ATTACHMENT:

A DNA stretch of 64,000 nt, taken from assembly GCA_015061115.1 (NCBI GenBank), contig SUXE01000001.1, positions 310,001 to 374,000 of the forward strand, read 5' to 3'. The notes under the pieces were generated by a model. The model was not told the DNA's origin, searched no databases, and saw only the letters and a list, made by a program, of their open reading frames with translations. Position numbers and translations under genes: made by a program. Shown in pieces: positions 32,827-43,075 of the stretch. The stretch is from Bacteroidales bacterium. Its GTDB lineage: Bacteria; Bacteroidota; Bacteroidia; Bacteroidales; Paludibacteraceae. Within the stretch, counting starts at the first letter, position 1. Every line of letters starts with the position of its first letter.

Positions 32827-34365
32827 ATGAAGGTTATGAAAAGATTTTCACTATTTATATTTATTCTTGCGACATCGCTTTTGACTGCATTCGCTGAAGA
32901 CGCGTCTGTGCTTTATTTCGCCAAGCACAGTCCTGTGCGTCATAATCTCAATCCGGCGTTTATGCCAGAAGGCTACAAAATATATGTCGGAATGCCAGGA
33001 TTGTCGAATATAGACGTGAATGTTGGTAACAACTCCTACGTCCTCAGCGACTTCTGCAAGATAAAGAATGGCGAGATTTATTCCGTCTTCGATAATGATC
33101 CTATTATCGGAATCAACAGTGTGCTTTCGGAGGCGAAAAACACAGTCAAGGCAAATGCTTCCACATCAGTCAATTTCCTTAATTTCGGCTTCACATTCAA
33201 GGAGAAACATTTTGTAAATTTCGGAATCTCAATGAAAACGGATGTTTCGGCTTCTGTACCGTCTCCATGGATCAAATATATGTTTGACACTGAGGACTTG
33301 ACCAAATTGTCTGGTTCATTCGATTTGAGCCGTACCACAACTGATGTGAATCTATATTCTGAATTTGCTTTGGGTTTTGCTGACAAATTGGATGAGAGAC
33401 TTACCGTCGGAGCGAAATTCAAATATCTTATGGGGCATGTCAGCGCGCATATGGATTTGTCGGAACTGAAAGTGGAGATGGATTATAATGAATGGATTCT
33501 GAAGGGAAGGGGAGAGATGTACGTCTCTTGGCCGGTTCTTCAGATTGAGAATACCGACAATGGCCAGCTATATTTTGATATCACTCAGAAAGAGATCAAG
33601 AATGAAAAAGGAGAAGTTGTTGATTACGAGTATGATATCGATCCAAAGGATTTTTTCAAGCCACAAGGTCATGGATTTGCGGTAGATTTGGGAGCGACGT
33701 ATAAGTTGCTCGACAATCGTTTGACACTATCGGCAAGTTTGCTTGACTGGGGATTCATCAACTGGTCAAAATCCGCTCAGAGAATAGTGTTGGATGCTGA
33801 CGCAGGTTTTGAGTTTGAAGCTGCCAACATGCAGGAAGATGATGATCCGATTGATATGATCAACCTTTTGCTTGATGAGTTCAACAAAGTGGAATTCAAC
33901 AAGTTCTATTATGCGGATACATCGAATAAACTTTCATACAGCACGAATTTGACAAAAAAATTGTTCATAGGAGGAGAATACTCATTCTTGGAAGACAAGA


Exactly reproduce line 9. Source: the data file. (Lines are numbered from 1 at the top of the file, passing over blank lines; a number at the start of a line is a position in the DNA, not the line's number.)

33401 TTACCGTCGGAGCGAAATTCAAATATCTTATGGGGCATGTCAGCGCGCATATGGATTTGTCGGAACTGAAAGTGGAGATGGATTATAATGAATGGATTCT